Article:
I had a discussion with a friend on how many language one should learn to be able to be understood worldwide? My estimate would be with around 4-5 languages, but this is a gut feeling which I cannot verify. My friend was really firm in his statement, that you only need to speak English. It is the global language. According to him, there will be always someone around being sufficient in English. Is he correct, or are there regions where you need to speak another language then English, to travel around.


13 Answers 13


This year I travelled from London to Mongolia overland. There was a period from leaving Saint Petersburg, Russia to reaching Khiva, Uzbekistan - where for 10 days, I did not hear any native English. Two people had broken English, that was it.

So no, it will NOT get you wherever you are in the world. However, you can still get by - with hand signals, learning a few key words, and even resorting to drawing pictures to make yourself understood.

Generally in big cities in most countries there will be someone around who speaks a few words of English, at the least. Not always. Even at embassies in some Central Asian countries, I had no English spoken to me. Going to the hospital at Puerto Iguazú near Iguazu Falls - arguably one of the top tourist spots in South America, and there was zero English - that was lots of fun with my limited dictionary and wild gesticulating!

So to answer your question about whether you can get around with just English - no, English will not get you everywhere, but there are other forms of expression/communication that will.

As for languages, Spanish (South America), French (lots of the world and Africa), Russian for all ex-Soviet states, and Mandarin, and you've got a ton of the world covered.

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    ¡De acuerdo con el español! Commented Oct 29, 2011 at 21:52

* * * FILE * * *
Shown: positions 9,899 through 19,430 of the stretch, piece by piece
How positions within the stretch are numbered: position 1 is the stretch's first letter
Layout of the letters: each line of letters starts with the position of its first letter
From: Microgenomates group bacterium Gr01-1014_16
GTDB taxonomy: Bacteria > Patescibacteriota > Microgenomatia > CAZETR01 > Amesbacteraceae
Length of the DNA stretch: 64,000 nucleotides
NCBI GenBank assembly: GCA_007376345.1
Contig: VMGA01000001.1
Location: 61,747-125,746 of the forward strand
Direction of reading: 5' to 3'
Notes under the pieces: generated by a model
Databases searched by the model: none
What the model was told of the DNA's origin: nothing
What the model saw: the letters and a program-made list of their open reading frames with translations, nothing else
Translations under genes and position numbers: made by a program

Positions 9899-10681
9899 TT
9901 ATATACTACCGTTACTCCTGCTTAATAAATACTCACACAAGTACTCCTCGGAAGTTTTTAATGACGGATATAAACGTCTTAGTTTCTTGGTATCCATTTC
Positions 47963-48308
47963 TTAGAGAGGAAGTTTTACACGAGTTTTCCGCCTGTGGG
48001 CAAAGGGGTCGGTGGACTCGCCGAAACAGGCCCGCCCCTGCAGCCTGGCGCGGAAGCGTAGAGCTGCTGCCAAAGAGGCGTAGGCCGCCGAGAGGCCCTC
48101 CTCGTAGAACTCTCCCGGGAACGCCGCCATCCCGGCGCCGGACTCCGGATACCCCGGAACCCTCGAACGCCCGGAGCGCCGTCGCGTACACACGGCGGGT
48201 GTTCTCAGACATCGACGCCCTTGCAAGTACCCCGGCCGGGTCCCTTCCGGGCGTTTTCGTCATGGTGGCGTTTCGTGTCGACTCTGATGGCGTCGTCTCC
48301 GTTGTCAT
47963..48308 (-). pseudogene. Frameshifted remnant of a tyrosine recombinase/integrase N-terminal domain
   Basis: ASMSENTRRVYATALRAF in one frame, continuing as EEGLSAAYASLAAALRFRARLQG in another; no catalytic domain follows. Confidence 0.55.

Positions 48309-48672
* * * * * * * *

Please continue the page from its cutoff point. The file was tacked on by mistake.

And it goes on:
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    can indeed attest to Uzbekistan. Used to be English classes were mandatory there for schoolkids, but that lasted only a few years and lack of teaching material meant those classes never happened. As is, over half (estimated) the population speak Uzbek and/or Tadjik exclusively, not even Russian.
    – jwenting
    Commented Oct 30, 2012 at 15:06

English is a global language, and it is definitely the most widely used language, but to say that knowing will get around everywhere without a problem is entirely wrong.

Hotels will generally have someone who speaks English. However, government officials (police, conductors, even customs and those who sell train tickets, aren't as likely.

I've been stopped in Germany where the policeman had to go find someone who spoke English. I've been in places in Bulgaria and Czech Republic where I communicated by waving my hands or by using very common English words that they may recognize.

Knowing German, Spanish, or French definitely helps in being able to communicate.

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    Your last statement is correct when you're in Europe, but in other continents I would at least add Russian and Chinese and maybe even Portuguese. Commented Oct 26, 2011 at 21:44
  • Yeah, absolutely correct. The best language is of course the language of the country you're in, or a country adjacent to it. Commented Oct 27, 2011 at 3:41
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    Unless you have a reason to learn Portuguese, you will get further with Spanish. Portuguese speakers invariably understand Spanish moreso than the reverse. Also Spanish is easier to learn and once you know it a bit will make Portuguese easier to learn later. Commented Oct 29, 2011 at 21:57
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    Actually French, Spanish and even Portuguese are very useful outside of Europe. German has no reason to be on this list.
    – Relaxed
    Commented Aug 20, 2016 at 10:44

You said EVERYWHERE so the answer is no. Try getting around in rural Thailand with just English. I would say there's a lot of places you can't get by with just English. But within Thailand, only Bangkok and the big tourist destinations are the only places English will get you by. Even in Chiangmai, there will be times when you will need a translator or assistance of some sort.